Jobs ... Really?

Today the Bureau of Labor Statistics came out with its jobs numbers for April:

Nonfarm payroll employment was little changed in April (-20,000), following job losses that totaled 240,000 in the first 3 months of the year, the bureau of Labor Statistics of the U.S. Department of Labor reported today. The unemployment rate, at 5.0 percent, also was little changed in April. Employment continued to decline in construction, manufacturing, and retail trade, while jobs were added in health care and in professional and technical services.

Market pundits were expecting job losses of 75,000, so the 20,000 loss should be good news, right? Wrong. Consider the following:

First, let's look at manufacturing and construction.

In April, employment in construction declined by 61,000, with losses continuing throughout most of the sector. Since its peak in September 2006, construction employment has fallen by 457,000.

Manufacturing employment fell by 46,000 over the month; nearly all the decline occurred in durable goods manufacturing. In April, large job losses occurred in motor vehicles and parts (-17,000) and in fabricated metal products (-11,000). Declines also occurred in furniture and related products (-4,000) and in semiconductors and electronic components (-3,000). Over the past 12 months, manufacturing employment has declined by 326,000.

Second, the average workweek, workday and overtime - all down:

In April, the average workweek for production and nonsupervisory workers on private nonfarm payrolls was down by 0.1 hour to 33.7 hours, seasonally adjusted. The manufacturing workweek declined by 0.3 hour to 40.9 hours, and factory overtime was down by 0.1 hour to 3.9 hours.

Third, part time work:

In April, the number of persons working part time for economic reasons increased by 306,000 to 5.2 million. This level was 849,000 higher than in April 2007. These individuals indicated that they were working part time because their hours had been cut back or because they were unable to find a full-time job.

Fourth, the Phantom Workers.

That's right phantom workers. Every month the BLS adds in jobs under its Birth/Death Model which is supposed to account for jobs created by new companies before those companies start getting picked up by government statistics. In theory this is fine....when the economy is growing. But this model has never been tested in a recession.

When we look at April's birth/death model results, we should be a little "surprised". Here's why.

a) Last year in April the Birth/Death model added 262,000 jobs. This year it added 267,000 jobs. Please BLS explain to me how when the economy is net losing jobs, and we are in the middle of a credit crunch, that it can be creating more new jobs in new companies than last year. NO WAY.

b) The Birth/Death model says that 45,000 new jobs were created by new firms in construction. Really! In a month where, on a seasonally adjusted basis, the economy LOST 60,000 construction jobs your model shows 45,000 jobs being added by new construction companies. Last April in the middle of the housing boom the model only showed adding 37,000 jobs. So this year with nobody building anything more jobs are added?On what planet?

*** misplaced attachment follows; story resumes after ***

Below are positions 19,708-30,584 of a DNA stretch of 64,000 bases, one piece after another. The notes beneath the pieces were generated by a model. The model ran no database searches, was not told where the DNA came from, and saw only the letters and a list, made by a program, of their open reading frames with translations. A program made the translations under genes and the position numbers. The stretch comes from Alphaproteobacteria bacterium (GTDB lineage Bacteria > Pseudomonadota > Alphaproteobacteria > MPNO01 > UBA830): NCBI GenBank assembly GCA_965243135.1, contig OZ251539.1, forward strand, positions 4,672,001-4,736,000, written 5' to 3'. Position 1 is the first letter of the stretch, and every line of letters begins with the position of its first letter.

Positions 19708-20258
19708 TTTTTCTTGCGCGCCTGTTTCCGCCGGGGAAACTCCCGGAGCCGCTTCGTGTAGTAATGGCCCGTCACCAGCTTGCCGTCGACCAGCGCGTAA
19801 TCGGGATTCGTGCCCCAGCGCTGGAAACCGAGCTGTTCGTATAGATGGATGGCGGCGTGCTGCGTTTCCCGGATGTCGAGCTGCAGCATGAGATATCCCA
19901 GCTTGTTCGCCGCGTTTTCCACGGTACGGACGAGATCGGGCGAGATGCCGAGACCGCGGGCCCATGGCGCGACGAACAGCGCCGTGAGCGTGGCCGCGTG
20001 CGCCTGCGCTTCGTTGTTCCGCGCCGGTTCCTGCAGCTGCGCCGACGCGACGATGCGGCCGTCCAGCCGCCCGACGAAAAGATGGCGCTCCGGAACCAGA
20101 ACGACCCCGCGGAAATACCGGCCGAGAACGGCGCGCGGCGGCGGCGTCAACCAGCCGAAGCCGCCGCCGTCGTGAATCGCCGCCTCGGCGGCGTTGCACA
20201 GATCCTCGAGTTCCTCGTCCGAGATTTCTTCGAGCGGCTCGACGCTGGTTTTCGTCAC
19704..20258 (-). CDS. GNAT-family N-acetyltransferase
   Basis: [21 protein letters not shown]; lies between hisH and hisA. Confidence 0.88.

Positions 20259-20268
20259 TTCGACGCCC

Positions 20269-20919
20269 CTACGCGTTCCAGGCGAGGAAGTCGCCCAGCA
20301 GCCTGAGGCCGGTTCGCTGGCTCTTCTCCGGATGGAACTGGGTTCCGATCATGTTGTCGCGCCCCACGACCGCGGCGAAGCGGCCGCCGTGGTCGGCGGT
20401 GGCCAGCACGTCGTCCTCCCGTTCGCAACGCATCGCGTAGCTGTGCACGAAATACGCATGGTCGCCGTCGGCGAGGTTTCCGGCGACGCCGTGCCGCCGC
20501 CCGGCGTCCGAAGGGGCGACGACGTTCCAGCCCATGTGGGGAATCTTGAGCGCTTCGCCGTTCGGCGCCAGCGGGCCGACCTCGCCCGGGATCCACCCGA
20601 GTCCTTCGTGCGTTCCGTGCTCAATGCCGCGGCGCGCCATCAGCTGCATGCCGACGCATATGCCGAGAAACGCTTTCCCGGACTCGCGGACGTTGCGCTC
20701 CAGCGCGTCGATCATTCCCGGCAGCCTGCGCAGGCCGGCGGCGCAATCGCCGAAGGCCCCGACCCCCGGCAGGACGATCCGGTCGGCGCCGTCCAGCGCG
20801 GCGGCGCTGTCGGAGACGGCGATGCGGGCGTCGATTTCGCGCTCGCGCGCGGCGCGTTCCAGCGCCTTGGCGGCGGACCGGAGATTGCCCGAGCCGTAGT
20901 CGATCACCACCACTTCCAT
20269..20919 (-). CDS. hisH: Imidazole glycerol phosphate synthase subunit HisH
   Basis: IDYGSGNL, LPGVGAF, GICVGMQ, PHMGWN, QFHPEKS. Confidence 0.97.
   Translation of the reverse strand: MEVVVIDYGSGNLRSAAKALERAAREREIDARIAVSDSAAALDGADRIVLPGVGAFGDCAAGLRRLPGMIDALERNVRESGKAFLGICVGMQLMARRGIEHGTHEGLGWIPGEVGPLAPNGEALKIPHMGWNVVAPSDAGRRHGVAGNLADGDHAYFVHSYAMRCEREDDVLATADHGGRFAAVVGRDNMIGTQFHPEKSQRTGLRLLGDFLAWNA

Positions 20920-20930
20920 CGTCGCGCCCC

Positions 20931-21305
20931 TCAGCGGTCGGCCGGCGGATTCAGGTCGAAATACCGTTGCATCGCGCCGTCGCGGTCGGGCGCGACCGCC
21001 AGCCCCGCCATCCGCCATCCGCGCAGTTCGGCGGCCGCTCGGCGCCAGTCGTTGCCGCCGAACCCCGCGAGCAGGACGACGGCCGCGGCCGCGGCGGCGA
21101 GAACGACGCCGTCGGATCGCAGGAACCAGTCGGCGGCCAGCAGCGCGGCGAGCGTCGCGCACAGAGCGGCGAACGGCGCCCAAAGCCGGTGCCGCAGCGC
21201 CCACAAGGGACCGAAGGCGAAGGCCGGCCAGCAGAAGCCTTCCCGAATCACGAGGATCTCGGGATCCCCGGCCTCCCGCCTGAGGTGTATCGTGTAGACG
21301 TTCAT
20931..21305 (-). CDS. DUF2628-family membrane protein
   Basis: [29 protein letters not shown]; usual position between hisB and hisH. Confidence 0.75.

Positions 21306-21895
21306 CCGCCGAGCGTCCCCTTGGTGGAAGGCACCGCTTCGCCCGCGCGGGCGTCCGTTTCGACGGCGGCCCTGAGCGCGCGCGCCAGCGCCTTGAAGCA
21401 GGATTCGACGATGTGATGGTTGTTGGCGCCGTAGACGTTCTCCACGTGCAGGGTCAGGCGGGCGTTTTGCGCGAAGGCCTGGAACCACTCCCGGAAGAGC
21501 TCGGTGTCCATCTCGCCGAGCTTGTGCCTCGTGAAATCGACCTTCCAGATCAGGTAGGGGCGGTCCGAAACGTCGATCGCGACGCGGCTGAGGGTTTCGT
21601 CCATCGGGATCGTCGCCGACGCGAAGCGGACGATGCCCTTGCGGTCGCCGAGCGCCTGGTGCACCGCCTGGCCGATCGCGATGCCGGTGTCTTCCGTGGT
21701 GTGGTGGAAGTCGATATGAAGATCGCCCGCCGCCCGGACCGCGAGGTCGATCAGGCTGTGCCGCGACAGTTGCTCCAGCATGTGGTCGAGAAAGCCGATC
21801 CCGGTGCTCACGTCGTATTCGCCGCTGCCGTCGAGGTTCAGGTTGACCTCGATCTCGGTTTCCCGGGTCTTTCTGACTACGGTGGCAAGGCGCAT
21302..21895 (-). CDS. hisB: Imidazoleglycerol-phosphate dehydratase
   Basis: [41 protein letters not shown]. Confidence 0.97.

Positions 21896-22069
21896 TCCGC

c) Professional and Business Services. Here is the big one. The Birth/Death model shows a net +72,000 jobs added here (vs. only 48,000 last year). Interestingly the total net "add" from professional and business services (March over April, seasonally adjusted) was only 39,000. So all the existing businesses in this group "lost" 33,000 jobs, but we still has new ones coming in and "creating" 72,000 jobs.

Really? In the entire 5 year history of the Birth/Death model, throughout the entire economic recovery, the number of jobs added by professional and Business services has NEVER been as high as in April. I mean come on ... we have a contracting job market and you expect us to believe your model that more jobs were created in this field than in any month in the last 5 years. NO WAY!


I am strongly suspicious of this month's job numbers. They just do not add up, but if you read between the lines, the evidence is there that the labor market is much weaker than the headline numbers indicate.

Factor in the increase in part-time employment numbers and the overstated contribution of the Birth/Death model numbers and you see a jobs picture that continues to worsen.

Here is the kicker:

In April, average hourly earnings of production and nonsupervisory workers on private nonfarm payrolls edged up by 1 cent, or 0.1 percent, to $17.88, seasonally adjusted. This followed gains of 6 cents in February and in March. Average weekly earnings fell by 0.2 percent in April to $602.56.

That's right... with gas and food prices soaring the average weekly earnings actually went down last month. OUCH!

Cross-posted at



Welcome aboard!

Thanks for coming over and cross-posting.

Keep it up, it'll make your stuff easy to find. Plus, the more people we get over here posting, the more commenters will come over to look.


Welcome to EP!

And if you see any others writing in depth blogs on trade, economics, labor and so on, invite 'em on over.

We created this community site for the economics trade, policy wonks.

On your analysis, oh so true, the BLS spin is unbelievable.

I have one additional fact people do not realize, guest workers are counted in the BLS stats. So, take STEM occupational areas, it will come up with an incredibly low unemployment rate in spite of the aggregate number of jobs being down. BLS is counting those guest workers who are here temporarily, often to train and then take that job offshore. That's the H-1B Visa.